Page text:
Timothy Wu, Lina Khan: Biden's evolving Big Tech antitrust team
If we're smart about accounting, Facebook should be paying all of us - is one of the ways Timothy Wu thinks about technology.
New York: If we're smart about accounting, Facebook should be paying all of us - is one of the ways Timothy Wu thinks about technology. Wu, until recently a Professor at Columbia University's law school and the man who coined the term 'net neutrality', is wading into a new role as the Joe Biden administration's linchpin on technology and competition policy. His scholarly work so far signals a bare-knuckle regulatory agenda against big tech platforms.
There's also Lina Khan, from Columbia Law, who Biden has reportedly tapped for a role in the Federal Trade Commission. If nominated, and that seems to be the plan, Khan will have to survive Senate confirmation. If confirmed, Khan, 32, would be one of three FTC Democratic commissioners (and the youngest ever) overseeing privacy, data security and antitrust.
Together, Wu and Khan embody an intellectual construct that has become the signature anthem of the progressive antitrust revival after Donald Trump's election in 2016.
The alarm bells have already gone off, a while before Wu and Khan's ascendancy in the Biden era became public. "They may think they're too big to be held accountable, but Lina Khan is proving them wrong," Senator Elizabeth Warren gushed in a recent TIME appreciation.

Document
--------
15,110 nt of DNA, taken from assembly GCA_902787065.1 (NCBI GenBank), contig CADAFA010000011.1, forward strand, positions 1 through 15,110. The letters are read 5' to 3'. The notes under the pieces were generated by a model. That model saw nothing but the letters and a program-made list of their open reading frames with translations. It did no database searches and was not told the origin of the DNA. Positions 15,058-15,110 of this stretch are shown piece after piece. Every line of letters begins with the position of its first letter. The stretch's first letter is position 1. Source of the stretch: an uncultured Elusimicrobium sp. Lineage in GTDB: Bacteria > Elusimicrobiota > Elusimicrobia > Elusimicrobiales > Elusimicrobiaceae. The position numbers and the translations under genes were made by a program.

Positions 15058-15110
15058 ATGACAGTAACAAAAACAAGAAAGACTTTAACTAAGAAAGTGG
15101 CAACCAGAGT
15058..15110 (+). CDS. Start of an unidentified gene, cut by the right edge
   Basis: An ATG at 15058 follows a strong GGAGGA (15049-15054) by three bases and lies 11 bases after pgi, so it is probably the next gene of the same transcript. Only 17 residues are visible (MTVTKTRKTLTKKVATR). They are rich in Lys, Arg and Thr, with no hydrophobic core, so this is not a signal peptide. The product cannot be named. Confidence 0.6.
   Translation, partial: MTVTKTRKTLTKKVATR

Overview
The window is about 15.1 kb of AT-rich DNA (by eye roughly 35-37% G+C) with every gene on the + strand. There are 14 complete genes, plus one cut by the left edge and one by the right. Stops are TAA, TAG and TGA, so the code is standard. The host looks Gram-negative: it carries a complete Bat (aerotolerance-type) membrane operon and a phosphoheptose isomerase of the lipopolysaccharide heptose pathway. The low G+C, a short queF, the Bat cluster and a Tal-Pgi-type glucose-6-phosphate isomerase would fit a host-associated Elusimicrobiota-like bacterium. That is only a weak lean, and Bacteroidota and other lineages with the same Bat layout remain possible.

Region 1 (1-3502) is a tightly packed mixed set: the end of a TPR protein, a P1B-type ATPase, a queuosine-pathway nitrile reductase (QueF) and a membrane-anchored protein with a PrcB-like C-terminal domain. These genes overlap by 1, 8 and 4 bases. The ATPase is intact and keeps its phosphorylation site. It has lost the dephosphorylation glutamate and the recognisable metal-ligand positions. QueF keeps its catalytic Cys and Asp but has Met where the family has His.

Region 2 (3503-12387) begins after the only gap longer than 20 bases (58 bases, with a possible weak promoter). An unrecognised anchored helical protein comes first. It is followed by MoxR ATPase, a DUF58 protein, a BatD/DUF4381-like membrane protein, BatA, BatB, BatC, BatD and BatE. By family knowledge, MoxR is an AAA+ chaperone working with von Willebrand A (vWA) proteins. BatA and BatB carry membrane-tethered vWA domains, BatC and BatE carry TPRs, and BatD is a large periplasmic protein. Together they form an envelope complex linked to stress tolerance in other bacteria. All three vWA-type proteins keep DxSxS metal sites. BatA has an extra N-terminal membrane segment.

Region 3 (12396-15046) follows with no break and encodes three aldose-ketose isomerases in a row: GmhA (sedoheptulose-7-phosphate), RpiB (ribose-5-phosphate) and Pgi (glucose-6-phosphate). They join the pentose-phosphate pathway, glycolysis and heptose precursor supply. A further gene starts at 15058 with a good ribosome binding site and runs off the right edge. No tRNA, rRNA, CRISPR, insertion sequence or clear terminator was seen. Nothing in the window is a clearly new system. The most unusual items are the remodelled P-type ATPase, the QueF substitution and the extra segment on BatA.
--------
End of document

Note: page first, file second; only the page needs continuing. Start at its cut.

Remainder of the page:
The duo's approach to Big Tech is clear in their groundbreaking papers. While still a law student at Yale, Khan cranked out a 96 page zinger titled "Amazon's Antitrust Paradox", published in the Yale Law Journal in January 2017.
Broadly, Khan's argument is that the old antitrust framework needs an internet era fix. She makes the case that the consumer surplus argument alone isn't enough or ever intelligent anymore.
Khan frames the next era of competition policy for platform markets in the form of two questions: "First, does our legal framework capture the realities of how dominant firms acquire and exercise power in the internet economy? And second, what forms and degrees of power should the law identify as a threat to competition? Without considering these questions, we risk permitting the growth of powers that we oppose but fail to recognise.
Khan suggests applying elements of public utility regime or essential facilities obligations to dominant online platforms to "maintain the benefits of scale while limiting the ability of dominant platforms to abuse the power that comes with it".
Wu, the author of "The Curse of Bigness: Antitrust in the New Gilded Age", has a way of constructing stories via analogies - "it is not the biological chisel but the technological chainsaw that is most quickly redefining what it means to be human".
In his public remarks, he asks audiences to think deeply about what it means to pay with data, rather than with traditional forms of payment and whether societies are worse off when technology gets better. He makes the case that collective action by consumers must persist and push technology giants in directions that will define how we live, work and thrive in the age of algorithmic mediation.
When the Department of Justice and 11 US states sued Google in 2020, Wu told NPR: "This case signals that the antitrust winter is over."